I took a sabbatical for the past few weeks. Not just from this blog, but from social media too. I’ve returned to tell the tale.
I haven’t had a TV set in my house in about a decade. Last weekend, for about 10 minutes, I wished I did.
I reclaimed my nightstand this weekend. I had two goals for doing it: bust clutter and continue getting my electronics under control. Paradoxically, it took more electronics to do this.
My phone is with me almost everywhere, even though I’ve basically kicked it out of the bedroom. It needed some maintenance today. And I’ve decided– for now — not to replace it.
Let’s get the obvious out of the way: you can’t read these words without an electronic device connected to the Internet. So there’s a point at which “Chasing Minimalism” (the blog) and “chasing minimalism” (the lifestyle) diverge. In the past few weeks, I’ve been exploring the intentional unplug. I’ve found that just a few minutes a day has made me a more mindful dad, husband and yes, employee.
No doubt about it: technology is a boon for leaving a lighter footprint and spending less time and energy on the administrivia of life. You can carry your entire book collection in the palm of your hand, or visit your credit card provider’s website from any device anywhere in the world instead of stuffing a file cabinet with paper statements.
But as I discussed in last week’s post about email, the online world can also function like a closet. You can stuff things in there with no rhyme or reason, making the entire endeavor useless and frustrating until you hide it behind a door (or an off switch). It doesn’t have to be this way. I’ve developed a stable of digital tricks that help keep me productive and organized, and help keep my family charging forward through life. None of them costs any money, by the way.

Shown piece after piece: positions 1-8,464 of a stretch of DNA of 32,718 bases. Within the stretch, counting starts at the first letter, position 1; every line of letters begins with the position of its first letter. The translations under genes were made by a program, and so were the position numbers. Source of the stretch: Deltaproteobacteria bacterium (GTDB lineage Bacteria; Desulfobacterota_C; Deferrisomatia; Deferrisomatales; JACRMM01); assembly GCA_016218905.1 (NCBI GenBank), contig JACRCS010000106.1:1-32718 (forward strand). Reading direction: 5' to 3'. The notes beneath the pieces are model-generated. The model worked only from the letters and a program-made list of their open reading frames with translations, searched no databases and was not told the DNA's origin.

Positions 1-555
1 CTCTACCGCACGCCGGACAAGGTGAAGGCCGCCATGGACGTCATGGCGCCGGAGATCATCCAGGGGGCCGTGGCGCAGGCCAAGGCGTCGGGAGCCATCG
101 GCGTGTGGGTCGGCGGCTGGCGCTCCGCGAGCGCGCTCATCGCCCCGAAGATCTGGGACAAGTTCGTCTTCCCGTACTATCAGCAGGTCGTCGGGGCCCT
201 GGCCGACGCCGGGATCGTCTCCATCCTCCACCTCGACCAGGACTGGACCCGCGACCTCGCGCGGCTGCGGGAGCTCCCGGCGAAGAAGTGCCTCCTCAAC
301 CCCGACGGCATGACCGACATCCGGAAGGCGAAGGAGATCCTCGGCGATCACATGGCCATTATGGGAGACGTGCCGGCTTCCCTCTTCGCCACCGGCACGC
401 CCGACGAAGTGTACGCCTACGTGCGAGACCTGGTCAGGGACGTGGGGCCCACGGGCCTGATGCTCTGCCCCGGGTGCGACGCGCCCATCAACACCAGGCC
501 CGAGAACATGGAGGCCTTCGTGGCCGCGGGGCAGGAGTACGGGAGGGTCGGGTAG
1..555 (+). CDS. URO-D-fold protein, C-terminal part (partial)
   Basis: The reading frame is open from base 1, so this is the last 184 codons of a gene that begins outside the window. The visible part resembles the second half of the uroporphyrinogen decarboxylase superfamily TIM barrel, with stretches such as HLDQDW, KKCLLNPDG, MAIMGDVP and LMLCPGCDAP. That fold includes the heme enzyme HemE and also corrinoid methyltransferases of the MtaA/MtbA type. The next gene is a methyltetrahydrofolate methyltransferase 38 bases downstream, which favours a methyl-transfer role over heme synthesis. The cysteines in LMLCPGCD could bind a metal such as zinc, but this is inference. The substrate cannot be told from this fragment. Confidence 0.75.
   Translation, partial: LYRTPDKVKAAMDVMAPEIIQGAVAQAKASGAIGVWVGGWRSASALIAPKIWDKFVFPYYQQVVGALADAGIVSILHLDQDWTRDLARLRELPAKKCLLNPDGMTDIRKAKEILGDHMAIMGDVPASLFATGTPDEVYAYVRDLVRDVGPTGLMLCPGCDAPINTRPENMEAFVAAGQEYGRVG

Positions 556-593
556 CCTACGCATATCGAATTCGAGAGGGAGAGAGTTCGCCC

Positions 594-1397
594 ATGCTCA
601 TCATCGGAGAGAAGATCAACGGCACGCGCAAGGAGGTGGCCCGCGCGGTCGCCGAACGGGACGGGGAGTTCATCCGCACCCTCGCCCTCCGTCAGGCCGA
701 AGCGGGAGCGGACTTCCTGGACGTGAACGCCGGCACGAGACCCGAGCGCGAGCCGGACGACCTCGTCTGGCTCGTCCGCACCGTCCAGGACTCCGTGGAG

Lindy and I have been working our way through Marie Kondo’s The Life-Changing Magic of Tidying Up. We’re not nearly to the point of saying everything we own sparks joy, and I don’t know if our socks are feeling their life force because of the way they’re folded and stored. But I’ve written much and plan to write plenty more in this space about minimalism: not owning more than you need, enjoying what you have and focusing on what’s most important in life.
As an early pioneer of online technologies, I realized pretty quickly that digital clutter is a pervasive threat to a minimalist lifestyle. It’s just like stuffing everything behind a closet door: you can’t always see it, but it’s still there.
Here’s the first thing I do to keep my online life tidy: Inbox Zero.
In theory, I’m a fiscally responsible grown-up. Or at least I think enough of my financial skills to write about them on my blog. I read about a dozen frugality and early retirement blogs regularly, own and have given away copies of “Your Money or Your Life.” I employ the services of a fee-only financial planner, and have never bounced a check or had a bill go into collection. I’m the chief financial officer of our household.
But I’ve got a dark secret.
Lindy and I were customers of discount mobile carrier Ting for two months. We’ve switched back to T-Mobile.
I so wanted to like Ting. The concept was right up my alley: a frugal way to do cell phone service. To me, frugality means not paying for things you don’t need and not paying too much for the things you do. That’s exactly how Ting markets itself.
(Originally published on Medium)
“Describe a time when you had to rapidly alter your plans to react to changing circumstances. What was the result?”
This is my new favorite interview question.